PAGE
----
Somalia Field Tests
Could Repeltec coating be poised to replace Permethrin in WHO supported programs?
Keep up with availability of AFFIX Labs products.
German City upgrades
Görlitz roll out of Si-Quat in their public transport sector.
Repeltec undergoes WHO approved field trials with the Somalian government malaria program.
Non-profit organizations and governments have looked towards residual indoor spraying as one of the tools to fight mosquito carried diseases like Malaria, Dengue, and Chikungunya. The approach leaves a thin layer of pesticides on walls inside residential spaces, however traditional residual indoor sprays are classified as hazardous. Repeltec aims to be the safest indoor residual spray on the market to repel insects.
Our Repeltec coating creates a clear layer that adheres to a surface and utilizes a controlled release of a spatial repellent that drives insects away from a treated space. In addition, the coating temporarily interferes with the ability of insects to detect and bite people, breaking the infection cycle. The active ingredient used by AFFIX Labs is commonly found in skin lotions and has the lowest toxicity ratings as classified by the World Health Organization (WHO). Once released, the active ingredient is biodegradable, minimizing a long-term risk to the local environment. The environmentally conscious solution drives insects away from treated spaces without killing them, meaning it avoids adversely effecting ecosystems including bee colonies.
After lab studies in Germany, France, and South Africa, Repeltec is currently undergoing field trials executed by Somalian government malaria program, combating the disease without damaging the environment.
Field trials for this potentially game changing coating, designed and supported by the WHO and the Somalian governments malaria program, are now underway to prove the efficacy of Repeltec in real world settings. 20 locations have been treated and are being actively monitored for mosquito count, species detected, feeding behavior. The goal of these trials is to show that Repeltec can replace traditional solutions.
"We are seeing promising results and receiving great community feedback. Where people have been reluctant to allow pesticides to be sprayed in their houses, a friendlier solution like Repeltec is the future of a sustainable fight against Malaria." States Dr.Abdikarim Husein Hassan, head of the Somalian Malaria program in Puntland.
According to the WHO: “Somalia has a high-burden of malaria, and between 2000 and 2019, an estimated 759 000 cases and 1942 deaths from malaria have occurred. Various control efforts undertaken by the Government with the support of WHO and the United Nations Children’s Fund (UNICEF) and funded by the Global Fund have resulted in the reduction of incidence from 2.6 cases per 1000 population in 2014 to 1.8 per 1000 population in 2020, showing a 25% reduction.” These results show the effectiveness of the malaria program itself.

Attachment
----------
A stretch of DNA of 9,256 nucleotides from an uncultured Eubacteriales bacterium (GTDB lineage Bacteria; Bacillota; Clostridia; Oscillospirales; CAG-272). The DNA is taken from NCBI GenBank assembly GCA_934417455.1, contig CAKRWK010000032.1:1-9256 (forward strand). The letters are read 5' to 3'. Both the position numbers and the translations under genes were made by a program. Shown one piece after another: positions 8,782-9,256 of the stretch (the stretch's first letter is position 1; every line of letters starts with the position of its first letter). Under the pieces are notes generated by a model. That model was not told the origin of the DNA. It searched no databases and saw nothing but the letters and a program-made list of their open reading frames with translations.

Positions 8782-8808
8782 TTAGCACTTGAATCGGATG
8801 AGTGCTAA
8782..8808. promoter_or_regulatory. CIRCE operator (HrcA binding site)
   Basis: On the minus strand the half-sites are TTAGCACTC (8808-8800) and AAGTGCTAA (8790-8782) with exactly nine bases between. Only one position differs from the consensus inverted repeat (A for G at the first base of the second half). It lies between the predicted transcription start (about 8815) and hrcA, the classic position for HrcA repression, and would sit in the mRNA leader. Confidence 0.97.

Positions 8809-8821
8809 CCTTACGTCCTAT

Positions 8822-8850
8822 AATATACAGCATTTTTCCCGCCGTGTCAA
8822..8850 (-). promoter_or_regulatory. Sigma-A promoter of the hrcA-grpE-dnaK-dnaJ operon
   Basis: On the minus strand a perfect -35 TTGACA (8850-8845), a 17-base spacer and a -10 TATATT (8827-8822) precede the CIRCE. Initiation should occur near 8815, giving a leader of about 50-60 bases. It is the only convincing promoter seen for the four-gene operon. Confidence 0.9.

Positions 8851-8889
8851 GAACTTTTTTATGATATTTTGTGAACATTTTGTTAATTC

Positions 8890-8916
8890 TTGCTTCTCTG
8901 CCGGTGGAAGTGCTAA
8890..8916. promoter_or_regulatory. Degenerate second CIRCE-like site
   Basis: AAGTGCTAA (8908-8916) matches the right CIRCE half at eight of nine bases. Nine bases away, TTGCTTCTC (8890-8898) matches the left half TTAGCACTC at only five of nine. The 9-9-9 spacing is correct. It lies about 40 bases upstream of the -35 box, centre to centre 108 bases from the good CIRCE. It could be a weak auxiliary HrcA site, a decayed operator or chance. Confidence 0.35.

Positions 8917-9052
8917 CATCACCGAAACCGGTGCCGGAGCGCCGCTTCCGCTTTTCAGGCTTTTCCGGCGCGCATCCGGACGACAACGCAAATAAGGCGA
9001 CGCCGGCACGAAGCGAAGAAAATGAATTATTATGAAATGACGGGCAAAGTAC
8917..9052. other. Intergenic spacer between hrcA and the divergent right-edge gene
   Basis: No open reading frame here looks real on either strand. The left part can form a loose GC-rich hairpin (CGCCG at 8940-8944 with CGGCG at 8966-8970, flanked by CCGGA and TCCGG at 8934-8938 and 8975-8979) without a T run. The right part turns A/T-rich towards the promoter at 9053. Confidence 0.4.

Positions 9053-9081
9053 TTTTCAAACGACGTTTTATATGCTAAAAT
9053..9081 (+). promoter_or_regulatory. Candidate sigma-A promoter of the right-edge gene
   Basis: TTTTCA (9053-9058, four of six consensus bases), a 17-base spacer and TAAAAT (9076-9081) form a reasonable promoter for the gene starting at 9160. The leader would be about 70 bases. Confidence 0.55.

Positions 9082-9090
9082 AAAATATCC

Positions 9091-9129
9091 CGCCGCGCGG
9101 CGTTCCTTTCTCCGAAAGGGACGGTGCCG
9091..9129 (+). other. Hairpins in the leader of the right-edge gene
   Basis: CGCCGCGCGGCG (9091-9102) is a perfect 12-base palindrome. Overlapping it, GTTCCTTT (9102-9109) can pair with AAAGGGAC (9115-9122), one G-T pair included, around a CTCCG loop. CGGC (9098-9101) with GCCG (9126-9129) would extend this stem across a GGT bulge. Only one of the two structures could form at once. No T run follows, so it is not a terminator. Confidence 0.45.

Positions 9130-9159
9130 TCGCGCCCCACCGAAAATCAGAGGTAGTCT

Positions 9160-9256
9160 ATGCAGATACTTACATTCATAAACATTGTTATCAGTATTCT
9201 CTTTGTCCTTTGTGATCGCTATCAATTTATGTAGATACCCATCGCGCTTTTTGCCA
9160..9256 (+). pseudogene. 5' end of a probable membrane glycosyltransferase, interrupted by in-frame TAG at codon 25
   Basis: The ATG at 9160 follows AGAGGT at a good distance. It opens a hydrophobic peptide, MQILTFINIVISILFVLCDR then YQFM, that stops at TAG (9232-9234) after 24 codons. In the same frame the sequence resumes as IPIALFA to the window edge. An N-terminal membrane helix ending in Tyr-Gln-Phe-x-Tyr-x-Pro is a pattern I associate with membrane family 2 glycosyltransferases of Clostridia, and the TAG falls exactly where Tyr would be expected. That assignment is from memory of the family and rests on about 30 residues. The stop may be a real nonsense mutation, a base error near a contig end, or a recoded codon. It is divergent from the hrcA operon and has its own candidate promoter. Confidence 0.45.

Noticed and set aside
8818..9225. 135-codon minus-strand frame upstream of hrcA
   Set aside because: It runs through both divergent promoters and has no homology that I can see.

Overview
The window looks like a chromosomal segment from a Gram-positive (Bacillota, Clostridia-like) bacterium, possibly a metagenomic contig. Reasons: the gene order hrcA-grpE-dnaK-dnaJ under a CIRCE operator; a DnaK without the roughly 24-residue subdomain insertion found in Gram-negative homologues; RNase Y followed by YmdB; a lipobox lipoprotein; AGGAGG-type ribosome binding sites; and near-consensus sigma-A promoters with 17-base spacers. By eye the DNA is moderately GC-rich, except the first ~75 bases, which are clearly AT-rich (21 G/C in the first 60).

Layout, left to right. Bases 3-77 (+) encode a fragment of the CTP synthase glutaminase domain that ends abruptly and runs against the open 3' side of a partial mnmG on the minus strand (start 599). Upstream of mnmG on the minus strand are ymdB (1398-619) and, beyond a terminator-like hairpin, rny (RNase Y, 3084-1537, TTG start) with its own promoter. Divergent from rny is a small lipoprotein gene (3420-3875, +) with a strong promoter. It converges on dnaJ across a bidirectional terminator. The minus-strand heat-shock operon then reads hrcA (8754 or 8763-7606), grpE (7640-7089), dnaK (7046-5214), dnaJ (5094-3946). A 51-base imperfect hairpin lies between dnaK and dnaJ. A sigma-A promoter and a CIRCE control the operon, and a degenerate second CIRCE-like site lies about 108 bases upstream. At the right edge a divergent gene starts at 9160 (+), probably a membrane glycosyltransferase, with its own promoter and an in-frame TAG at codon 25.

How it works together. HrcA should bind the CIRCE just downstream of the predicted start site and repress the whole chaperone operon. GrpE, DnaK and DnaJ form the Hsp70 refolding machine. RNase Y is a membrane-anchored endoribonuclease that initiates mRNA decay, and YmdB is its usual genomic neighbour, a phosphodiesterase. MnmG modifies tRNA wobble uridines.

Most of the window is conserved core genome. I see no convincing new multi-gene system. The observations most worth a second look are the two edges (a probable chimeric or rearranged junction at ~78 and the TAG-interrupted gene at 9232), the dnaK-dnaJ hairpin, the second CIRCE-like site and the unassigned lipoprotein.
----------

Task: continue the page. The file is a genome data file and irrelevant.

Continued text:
After successful trials AFFIX Labs is ready to roll out Repeltec coatings for non-profit organizations and commercial partners in Somalia and other regions replacing toxic residual spraying programs with the friendlier Repeltec solution.
Germany & United Kingdom – Alongside Si-Quat and Clean N Coat, Repeltec has now been registered in both countries.
Somalia – Repeltec is in active use by the Somalian governments malaria program to control the spread of the disease via insects.
East Africa (Kenya, Uganda, Tanzania) – Based on successful tests in Somalia, registrations have already progressed across East Africa.
South Africa – Alongside continuing testing, Repeltec is beginning roll out across South Africa and neighbouring countries.
South East Asia – Multiple registrations are underway in preparation for a regionwide launch of AFFIX products in South East Asia.
German City Protects Itself from Future Pandemics with Self-Sanitising Surfaces
Franz Kiel GmbH, already using Si-Quat in public transport seats, has launched a project in the German city of Görlitz, to treat all of the cities public busses and trains at the end of 2021 and is running for 6 months to bolster the German cities efforts to protect it’s population from contagious diseases.
This exciting project, under the already well established “Kiel Protect” program, shows the potential for pro-active local governments to take actions to protect passengers using vital local transportation infrastructure, and help minimise the impact from future outbreaks of highly contagious diseases such as Covid-19, common colds, and other diseases that have the potential to spread via high-contact touch points across transportation networks.
“At the moment, passenger recovery is the focus of our efforts. We want to give our passengers the feeling that even in the cold season, local public transport is not a place from which there is an increased risk of infection, ”says Sven Sellig, Managing Director of GVB (Görlitz Transport Services). "All over Germany, transportation companies are faced with the same problem of regaining the passengers' trust that has been lost in the pandemic," adds Hans-Jürgen Pfeiffer, Managing Director of ZVON (a regional transport association) "reliable and long-lasting surface disinfection plays a significant key role in passenger recovery".